What did I do wrong? Everything. So here are a few tips perhaps you can use to learn my mistakes.
- Know your audience. Are you talking to a creative type, where banter and word play and some attempts at humor might be met with enthusiasm? Or do you need to play it straight? If you are communicating with someone for the first time, you probably need to keep it short and succinct, regardless. That is particularly true when leaving a voicemail, where you have no verbal cues and feedback about “how the conversation is going.” Above all, keep it professional. And don’t leave a VM with a reference to Austin Powers and mojo in the first 30 seconds of your recording, as I did. Yes, I did.
- Know your intent. What are you trying to accomplish with the call? Are you trying to make an impression? Make a point? Make a sale? Determine the end game before you place the call.
- Have a plan. Now that you know what you want to accomplish, have at least a rough idea of how you are going to do that. What are the first words out of your mouth? Know what you are going to say and how you are going to say it. Have one version for an actual conversation if a live person answers, and another if you are leaving a voicemail.
- Be deliberate. Own the moment. As Malcolm Gladwell chronicled so well in the book Blink, we all make very sophisticated decisions with very “thin slices” of information. Make this principle work for you, and not against you, as I did. You can never fully undo or take back a first impression.
- Stick to the script. This doesn't mean a robocall. It doesn't mean being stuck on autopilot and saying the same thing to every prospect every time. It simply means thinking in advance about what you are going to say and then delivering that, resisting the temptation to be cute, funny, or as in my case, spontaneous.
I did 3,000 news stories as a television news reporter and can think on my feet with the best of them. But I simply did not think this phone call through.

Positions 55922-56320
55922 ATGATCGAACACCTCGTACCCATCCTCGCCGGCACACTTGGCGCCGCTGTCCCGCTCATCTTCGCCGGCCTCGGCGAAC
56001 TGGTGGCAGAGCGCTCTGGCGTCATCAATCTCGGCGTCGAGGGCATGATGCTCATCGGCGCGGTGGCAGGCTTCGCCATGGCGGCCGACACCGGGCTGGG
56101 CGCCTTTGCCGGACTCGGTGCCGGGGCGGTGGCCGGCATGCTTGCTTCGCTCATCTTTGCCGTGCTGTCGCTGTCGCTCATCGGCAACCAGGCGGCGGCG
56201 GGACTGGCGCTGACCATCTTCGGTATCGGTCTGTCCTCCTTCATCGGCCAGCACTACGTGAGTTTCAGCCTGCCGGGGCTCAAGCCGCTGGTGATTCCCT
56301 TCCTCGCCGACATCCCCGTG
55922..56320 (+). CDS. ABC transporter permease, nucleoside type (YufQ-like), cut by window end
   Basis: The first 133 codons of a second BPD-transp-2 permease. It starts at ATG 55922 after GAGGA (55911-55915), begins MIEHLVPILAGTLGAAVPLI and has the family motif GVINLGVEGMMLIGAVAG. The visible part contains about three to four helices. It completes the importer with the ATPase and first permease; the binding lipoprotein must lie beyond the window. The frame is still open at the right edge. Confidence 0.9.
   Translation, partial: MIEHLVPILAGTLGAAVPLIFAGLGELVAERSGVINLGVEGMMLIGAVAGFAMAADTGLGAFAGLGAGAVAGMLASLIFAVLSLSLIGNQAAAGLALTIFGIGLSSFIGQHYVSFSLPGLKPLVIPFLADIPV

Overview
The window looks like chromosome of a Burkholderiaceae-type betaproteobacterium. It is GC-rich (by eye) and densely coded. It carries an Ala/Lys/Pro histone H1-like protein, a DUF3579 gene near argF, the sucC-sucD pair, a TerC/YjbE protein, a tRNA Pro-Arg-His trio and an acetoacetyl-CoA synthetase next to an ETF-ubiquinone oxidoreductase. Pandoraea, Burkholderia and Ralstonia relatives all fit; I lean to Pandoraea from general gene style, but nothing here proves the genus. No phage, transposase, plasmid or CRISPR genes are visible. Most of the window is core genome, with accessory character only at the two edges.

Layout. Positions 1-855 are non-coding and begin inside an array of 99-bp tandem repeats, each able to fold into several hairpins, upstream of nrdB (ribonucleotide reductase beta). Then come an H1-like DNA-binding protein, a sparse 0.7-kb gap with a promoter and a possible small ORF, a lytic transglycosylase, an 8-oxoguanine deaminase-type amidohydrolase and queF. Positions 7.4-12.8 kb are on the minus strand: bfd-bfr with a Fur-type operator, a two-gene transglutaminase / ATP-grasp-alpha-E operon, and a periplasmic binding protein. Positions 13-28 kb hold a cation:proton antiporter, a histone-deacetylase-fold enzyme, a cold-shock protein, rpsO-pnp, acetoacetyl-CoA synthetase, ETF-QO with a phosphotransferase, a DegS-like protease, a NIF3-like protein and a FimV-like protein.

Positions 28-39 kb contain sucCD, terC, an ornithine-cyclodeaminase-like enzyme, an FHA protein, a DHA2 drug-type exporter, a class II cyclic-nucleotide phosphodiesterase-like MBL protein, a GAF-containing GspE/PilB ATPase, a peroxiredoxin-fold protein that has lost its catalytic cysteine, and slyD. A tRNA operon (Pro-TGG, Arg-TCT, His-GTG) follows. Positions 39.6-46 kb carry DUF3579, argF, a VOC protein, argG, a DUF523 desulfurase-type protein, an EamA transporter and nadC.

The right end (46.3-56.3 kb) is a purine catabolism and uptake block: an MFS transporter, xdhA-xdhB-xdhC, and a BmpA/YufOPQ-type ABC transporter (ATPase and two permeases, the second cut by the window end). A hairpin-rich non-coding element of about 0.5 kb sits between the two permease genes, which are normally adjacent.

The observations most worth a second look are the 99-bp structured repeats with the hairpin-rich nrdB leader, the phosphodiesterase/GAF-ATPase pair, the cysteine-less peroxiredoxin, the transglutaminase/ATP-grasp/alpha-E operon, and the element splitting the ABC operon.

I didn’t give ample thought to what this HR person does for a living and her role in this hiring process, I didn’t work through my intent and I certainly didn’t have a plan or a script.
I winged it, simply picking up the phone, anxious to win her over with my energy and enthusiasm and whatever else I could throw into a voicemail message.
Like any accident, there are a lot of variables in this scenario and if any of them had been different, maybe the outcome would have been different as well.
As it happened, there was a perfect storm, a toxic stew of goofs and miscues and omissions and too much information that all conspired to make this woman’s job – move me on or move me out – all too easy.
So whether you are discussing an open position with a recruiter or HR person, or you are the one talking to candidates and doing the hiring, a little forethought goes a long ways.
Talking on the telephone is more difficult than conversing in person. It takes many of us out of our comfort zone. But by harnessing the power of first impressions, and preparing for a call with the same planning you would use for a personal meeting, you'll increase the likelihood the interaction will be a successful one.